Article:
Page last updated at 16:17 GMT, Tuesday, 13 October 2009 17:17 UK

Brain damage boy gets 7m pay-out

Harry riding a bike
Harry, now 10, suffered severe brain damage

A 10-year-old Oxfordshire boy who suffered severe brain damage at birth has been awarded £7.1m in compensation.

Harry Snowdon, from Witney, will always need 24-hour care after being starved of oxygen at Oxford's John Radcliffe Hospital, London's High Court heard.

Oxford Radcliffe Hospitals NHS Trust has admitted liability.

Harry's lawyers said he was delivered by Caesarean section, in February 1999, four hours later than he should have been after his heart rate had slowed.

His lawyers said that as a result of the mistake on 23 February of that year he suffers from developmental delay, limitations to his mobility, learning difficulties and behavioural problems.

Harry, who was described as a "handsome, engaging little boy", will never be able to work, the court heard.

Mr Justice Holroyde gave his approval to a financial settlement comprising a lump sum of £2.3m and annual payments for the rest of his life.

We have pursued this claim to ensure that Harry is looked after and taken care of for the rest of his life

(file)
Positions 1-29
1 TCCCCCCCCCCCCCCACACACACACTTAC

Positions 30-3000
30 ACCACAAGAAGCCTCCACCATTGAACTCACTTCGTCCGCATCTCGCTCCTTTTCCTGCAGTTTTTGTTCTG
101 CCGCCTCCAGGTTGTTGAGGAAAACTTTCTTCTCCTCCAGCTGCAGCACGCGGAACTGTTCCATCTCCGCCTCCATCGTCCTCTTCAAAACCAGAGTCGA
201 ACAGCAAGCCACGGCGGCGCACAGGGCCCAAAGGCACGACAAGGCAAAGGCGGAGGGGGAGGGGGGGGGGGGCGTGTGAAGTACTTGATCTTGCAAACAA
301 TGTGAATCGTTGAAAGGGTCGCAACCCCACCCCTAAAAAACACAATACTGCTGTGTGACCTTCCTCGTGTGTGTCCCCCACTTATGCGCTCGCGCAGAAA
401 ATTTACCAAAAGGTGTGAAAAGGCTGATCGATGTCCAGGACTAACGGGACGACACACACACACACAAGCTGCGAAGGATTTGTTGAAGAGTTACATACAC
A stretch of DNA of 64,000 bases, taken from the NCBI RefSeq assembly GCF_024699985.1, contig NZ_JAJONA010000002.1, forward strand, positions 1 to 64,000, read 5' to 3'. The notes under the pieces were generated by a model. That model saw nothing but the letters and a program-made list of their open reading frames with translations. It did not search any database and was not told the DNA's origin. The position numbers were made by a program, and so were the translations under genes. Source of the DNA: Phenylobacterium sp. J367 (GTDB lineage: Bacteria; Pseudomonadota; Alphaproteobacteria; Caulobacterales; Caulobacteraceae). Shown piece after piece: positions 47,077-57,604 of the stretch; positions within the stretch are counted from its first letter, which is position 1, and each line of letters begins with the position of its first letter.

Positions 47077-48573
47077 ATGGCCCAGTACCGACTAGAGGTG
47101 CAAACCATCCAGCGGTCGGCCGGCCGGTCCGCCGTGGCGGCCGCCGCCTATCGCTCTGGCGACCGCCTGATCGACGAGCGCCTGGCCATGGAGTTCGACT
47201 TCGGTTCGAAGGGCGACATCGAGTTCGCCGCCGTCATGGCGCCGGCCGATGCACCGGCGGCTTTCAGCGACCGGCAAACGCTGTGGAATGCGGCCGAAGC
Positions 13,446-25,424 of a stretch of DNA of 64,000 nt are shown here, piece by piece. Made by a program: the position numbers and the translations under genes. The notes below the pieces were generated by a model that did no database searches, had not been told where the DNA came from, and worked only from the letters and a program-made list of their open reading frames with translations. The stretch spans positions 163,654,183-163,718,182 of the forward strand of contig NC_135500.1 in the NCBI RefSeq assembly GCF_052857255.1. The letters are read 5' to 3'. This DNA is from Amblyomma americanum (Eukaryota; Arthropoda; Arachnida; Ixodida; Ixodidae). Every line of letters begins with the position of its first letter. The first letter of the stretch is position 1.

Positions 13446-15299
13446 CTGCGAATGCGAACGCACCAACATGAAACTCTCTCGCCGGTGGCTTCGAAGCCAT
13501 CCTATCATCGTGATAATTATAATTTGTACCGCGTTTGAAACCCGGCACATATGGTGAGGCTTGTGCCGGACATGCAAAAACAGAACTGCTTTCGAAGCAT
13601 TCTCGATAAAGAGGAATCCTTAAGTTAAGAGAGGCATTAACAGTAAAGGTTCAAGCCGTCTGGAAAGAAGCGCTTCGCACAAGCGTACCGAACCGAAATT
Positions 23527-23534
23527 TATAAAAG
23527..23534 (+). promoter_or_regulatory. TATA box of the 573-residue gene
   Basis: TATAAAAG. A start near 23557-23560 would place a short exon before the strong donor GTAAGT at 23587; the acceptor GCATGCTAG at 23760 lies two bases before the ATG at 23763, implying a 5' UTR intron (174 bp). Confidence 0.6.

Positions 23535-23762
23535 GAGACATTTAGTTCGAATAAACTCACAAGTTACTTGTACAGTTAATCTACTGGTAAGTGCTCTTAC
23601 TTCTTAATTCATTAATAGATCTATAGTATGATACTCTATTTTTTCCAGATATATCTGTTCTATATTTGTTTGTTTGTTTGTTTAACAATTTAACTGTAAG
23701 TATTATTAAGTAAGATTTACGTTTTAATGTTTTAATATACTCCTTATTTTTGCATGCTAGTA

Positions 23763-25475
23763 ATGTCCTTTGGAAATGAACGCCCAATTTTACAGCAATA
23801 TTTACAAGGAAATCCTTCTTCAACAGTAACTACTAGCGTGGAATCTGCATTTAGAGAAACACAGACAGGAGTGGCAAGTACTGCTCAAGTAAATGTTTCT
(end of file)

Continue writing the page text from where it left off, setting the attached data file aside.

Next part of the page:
Debra Snowdon, Harry's mother

The judge paid tribute to the "devotion and unflagging energy" of Harry's parents Debra and Michael Snowdon, who were present in court.

After the hearing, Mrs Snowdon explained why they had decided to take legal action.

"We have pursued this claim to ensure that Harry is looked after and taken care of for the rest of his life," she said.

Mrs Snowdon added that she hoped the health service would take note of their mistakes and ensure sufficient numbers of trained staff would be available to stop similar accidents happening in the future.

In a statement, Oxford Radcliffe Hospitals NHS Trust said: "The trust is deeply sorry for any distress caused to Harry and his family following his injury and hopes the settlement will assist Harry in achieving his full potential and would like to wish him and his family well for the future."



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